Dry Creek field produces oil from thin Lansing (Pennsylvanian) limestone beds at a depth of about 4,000 ft (1,200 m) in central Hitchcock County, Nebraska. This subtle oil accumulation was discovered in 1963 by good fortune and weakly quantified subsurface geology; it remains geologically ill-defined. Conventional subsurface studies have been of little value in explaining the oil accumulation at Dry Creek field.
We have developed a method for evaluating thin Lansing reservoir beds that incorporates careful analysis of cuttings and logs of early vintage. This method facilitates mapping Lansing reservoir distribution, thereby permitting a better understanding of the subtle trap at Dry Creek. We believe this method can be used as an additional subsurface exploration tool in the northern Mid-Continent.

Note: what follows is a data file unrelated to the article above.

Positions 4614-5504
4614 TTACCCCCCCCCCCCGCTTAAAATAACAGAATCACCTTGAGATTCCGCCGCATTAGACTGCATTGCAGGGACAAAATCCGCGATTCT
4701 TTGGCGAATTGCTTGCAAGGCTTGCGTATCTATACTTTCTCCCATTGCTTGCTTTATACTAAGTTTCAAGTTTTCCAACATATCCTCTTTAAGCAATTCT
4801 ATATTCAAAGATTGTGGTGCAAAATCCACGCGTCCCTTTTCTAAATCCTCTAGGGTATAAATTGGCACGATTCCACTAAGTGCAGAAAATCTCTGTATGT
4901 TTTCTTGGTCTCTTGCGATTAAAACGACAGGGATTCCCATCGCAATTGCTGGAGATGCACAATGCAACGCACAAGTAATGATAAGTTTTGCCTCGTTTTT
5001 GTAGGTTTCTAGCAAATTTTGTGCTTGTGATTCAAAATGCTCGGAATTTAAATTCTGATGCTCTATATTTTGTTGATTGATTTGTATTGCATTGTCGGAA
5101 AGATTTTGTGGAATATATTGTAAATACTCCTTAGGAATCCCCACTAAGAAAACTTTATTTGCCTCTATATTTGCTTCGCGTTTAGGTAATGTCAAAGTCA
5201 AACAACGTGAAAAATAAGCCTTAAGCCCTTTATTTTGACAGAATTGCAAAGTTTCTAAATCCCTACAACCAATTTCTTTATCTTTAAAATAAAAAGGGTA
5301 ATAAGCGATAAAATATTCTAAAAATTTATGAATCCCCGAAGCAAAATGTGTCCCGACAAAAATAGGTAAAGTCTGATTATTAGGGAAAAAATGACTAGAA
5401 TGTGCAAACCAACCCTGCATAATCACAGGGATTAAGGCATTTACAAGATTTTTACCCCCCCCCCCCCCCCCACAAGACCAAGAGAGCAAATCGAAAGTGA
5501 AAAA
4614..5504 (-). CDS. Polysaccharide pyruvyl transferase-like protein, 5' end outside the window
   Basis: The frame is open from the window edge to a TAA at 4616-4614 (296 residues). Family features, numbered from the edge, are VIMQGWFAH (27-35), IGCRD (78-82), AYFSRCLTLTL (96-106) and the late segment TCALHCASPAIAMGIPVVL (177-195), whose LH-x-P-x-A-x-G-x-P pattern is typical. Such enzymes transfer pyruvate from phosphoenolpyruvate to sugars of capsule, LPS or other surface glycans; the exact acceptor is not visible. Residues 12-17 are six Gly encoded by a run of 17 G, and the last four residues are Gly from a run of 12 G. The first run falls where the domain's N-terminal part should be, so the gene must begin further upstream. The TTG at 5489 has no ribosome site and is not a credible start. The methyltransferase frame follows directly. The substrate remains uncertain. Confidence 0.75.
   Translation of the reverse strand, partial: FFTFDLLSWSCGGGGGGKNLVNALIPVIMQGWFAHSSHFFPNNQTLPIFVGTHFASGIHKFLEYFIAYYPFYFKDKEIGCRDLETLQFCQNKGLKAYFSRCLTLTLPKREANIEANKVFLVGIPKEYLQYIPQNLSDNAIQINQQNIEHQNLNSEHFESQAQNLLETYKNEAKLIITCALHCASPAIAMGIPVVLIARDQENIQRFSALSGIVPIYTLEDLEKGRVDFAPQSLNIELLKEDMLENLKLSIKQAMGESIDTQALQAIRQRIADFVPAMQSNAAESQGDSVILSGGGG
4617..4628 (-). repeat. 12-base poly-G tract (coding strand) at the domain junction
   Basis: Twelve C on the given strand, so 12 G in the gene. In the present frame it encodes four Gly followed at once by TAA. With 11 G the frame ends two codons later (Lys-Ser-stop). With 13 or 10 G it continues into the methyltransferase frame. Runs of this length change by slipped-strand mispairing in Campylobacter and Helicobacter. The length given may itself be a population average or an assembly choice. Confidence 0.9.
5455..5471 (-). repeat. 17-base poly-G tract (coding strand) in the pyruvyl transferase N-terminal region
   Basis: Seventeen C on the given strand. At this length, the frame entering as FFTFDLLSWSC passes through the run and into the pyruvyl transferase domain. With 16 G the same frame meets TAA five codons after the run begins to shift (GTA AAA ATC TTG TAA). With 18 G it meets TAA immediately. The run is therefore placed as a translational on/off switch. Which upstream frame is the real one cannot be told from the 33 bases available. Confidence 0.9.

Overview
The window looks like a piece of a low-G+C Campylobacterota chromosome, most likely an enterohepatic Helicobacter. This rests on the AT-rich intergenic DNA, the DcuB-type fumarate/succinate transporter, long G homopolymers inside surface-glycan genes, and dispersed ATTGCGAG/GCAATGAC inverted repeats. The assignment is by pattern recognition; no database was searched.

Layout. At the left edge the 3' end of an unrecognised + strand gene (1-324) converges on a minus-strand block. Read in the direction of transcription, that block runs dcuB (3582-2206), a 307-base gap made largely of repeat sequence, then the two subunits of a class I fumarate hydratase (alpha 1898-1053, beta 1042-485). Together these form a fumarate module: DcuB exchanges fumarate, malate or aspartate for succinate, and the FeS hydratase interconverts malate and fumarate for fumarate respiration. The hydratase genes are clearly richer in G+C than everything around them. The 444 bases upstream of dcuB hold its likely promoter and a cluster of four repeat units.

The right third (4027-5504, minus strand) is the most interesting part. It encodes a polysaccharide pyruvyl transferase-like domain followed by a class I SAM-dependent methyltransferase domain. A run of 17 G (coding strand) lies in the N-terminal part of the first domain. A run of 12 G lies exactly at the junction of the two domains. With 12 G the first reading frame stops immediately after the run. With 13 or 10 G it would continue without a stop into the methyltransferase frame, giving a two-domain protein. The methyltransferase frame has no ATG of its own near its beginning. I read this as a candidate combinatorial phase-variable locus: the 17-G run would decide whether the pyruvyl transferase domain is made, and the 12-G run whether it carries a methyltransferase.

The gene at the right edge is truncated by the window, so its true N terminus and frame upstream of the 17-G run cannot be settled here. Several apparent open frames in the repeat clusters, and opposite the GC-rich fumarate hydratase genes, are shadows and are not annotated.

Subsequent to original publication of the methods described in this study, additional wells have been drilled at Dry Creek field. Some of these wells supported our original interpretation of reservoir distribution at Dry Creek, while others did not. Recently, the geologic techniques developed at Dry Creek field have been used successfully in exploration chilling in Decatur County, Kansas.